A common question that is often asked is which energy source is better for heating buildings. By better we mean both the most economical and the least polluting.
Propane Gas? Natural Gas? Electricity?
There are several websites that address this issue and the conclusions are often wrong. Likewise, the general opinion tends to mix concepts. Part of the reason for this confusion is due to the different units with which what is billed, combined with the difference in prices, makes it difficult to see at a glance which system is more economical.
It is also sometimes heard that one “heat” is worse than another, or that one costs more to heat than another. This, of course, is incorrect, since the feeling of comfort or the speed at which a building is heated depends exclusively on the air conditioning system and its power, and not on the source of energy used.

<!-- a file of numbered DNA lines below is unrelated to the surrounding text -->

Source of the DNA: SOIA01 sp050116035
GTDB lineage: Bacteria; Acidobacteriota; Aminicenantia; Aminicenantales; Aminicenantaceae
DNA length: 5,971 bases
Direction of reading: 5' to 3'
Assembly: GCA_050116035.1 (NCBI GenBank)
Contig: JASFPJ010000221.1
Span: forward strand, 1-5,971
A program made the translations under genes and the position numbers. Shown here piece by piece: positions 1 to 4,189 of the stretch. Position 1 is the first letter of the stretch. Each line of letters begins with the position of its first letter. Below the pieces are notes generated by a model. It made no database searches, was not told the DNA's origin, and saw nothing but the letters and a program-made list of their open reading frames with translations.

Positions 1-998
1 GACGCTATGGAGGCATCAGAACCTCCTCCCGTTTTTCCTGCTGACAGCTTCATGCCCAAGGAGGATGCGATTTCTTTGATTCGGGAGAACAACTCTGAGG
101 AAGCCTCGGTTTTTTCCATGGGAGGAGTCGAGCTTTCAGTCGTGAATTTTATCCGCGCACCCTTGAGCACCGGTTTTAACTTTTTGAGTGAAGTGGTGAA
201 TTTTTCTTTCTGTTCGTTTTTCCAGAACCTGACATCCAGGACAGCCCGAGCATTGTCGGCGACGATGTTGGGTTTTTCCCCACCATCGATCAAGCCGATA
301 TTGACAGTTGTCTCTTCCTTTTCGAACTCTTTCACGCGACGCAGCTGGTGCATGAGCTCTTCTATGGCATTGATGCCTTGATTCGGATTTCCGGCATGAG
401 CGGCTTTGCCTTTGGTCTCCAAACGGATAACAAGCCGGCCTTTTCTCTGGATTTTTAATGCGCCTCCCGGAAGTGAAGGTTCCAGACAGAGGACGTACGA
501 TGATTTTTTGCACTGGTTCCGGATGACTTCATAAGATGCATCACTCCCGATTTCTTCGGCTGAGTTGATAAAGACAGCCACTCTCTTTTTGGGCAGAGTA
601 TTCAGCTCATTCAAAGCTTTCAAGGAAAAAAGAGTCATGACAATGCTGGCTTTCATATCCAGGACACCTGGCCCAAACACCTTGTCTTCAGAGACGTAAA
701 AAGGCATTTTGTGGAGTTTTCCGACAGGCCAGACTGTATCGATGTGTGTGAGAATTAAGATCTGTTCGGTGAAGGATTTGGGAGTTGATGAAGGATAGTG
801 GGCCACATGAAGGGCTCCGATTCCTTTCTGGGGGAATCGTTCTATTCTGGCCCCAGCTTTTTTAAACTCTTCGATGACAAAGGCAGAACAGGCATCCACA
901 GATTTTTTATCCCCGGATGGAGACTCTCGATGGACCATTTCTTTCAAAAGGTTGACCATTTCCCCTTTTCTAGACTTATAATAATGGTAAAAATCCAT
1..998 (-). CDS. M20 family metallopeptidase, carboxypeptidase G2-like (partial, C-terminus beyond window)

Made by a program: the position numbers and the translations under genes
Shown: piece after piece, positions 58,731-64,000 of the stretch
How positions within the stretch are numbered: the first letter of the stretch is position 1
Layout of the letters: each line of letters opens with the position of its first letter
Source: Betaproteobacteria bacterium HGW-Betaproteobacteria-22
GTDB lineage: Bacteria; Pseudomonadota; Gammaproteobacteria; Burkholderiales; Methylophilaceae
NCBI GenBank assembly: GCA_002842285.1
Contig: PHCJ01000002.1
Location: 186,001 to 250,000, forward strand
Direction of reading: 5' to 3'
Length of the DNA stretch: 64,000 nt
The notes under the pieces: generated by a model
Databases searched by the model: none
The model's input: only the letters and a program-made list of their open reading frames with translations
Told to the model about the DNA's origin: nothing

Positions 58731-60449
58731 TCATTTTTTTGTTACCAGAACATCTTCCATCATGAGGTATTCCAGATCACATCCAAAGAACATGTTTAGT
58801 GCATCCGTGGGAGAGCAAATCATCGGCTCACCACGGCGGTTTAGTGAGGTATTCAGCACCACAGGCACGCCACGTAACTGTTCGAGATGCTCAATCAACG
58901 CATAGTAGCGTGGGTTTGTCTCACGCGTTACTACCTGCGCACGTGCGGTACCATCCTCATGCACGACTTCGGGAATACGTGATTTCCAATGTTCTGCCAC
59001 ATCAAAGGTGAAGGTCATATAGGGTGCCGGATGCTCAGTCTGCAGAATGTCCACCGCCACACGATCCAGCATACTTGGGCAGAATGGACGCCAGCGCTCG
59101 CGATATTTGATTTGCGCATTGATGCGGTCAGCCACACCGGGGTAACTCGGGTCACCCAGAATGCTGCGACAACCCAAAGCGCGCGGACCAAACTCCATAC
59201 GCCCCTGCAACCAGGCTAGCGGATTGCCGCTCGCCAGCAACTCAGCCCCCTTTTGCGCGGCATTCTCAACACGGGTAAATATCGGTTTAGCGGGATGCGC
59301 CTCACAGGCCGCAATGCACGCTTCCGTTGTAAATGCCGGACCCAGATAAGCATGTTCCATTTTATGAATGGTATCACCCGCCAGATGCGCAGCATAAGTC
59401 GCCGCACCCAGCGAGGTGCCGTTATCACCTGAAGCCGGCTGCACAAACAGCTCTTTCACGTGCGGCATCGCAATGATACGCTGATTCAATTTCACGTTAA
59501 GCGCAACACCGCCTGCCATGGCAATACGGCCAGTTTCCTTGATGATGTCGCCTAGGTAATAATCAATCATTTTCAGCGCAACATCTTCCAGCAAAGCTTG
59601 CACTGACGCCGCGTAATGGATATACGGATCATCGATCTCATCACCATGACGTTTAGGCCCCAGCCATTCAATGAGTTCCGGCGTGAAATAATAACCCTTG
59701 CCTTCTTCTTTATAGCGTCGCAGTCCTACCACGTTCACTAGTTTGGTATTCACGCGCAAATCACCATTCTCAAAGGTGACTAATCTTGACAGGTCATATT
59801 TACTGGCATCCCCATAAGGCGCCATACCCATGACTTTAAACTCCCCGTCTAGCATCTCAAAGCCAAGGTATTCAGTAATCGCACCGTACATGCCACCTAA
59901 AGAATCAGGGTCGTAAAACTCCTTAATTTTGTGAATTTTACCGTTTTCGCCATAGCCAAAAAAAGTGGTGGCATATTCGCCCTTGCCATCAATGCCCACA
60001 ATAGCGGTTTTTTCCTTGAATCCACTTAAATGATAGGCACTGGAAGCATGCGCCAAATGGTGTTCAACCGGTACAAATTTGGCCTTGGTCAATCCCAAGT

To clear up any doubts, we present an example that has been carried out for average consumption in a home with a 22 kW boiler, running the equivalent of 120 hours per month at nominal load. However, the subsequent conclusions are independent of consumption, as they are proportional to it.
Next, we present a clear breakdown with all the different types of units involved for the three types of energy sources.
We observe the following:
- Propane and diesel are similar, both in cost and in CO2 emissions.
- Natural gas is 35% cheaper than propane, and emits 29% less CO2.
- The direct use of electricity for heat generation (electric heaters, electric radiators, and blue heat) is extremely inefficient from both an economic and environmental point of view, so its use should be avoided in any case.
- In the case of using electricity to power a heat pump, it should have a COP of 2 to compete with propane, and 3 to match natural gas.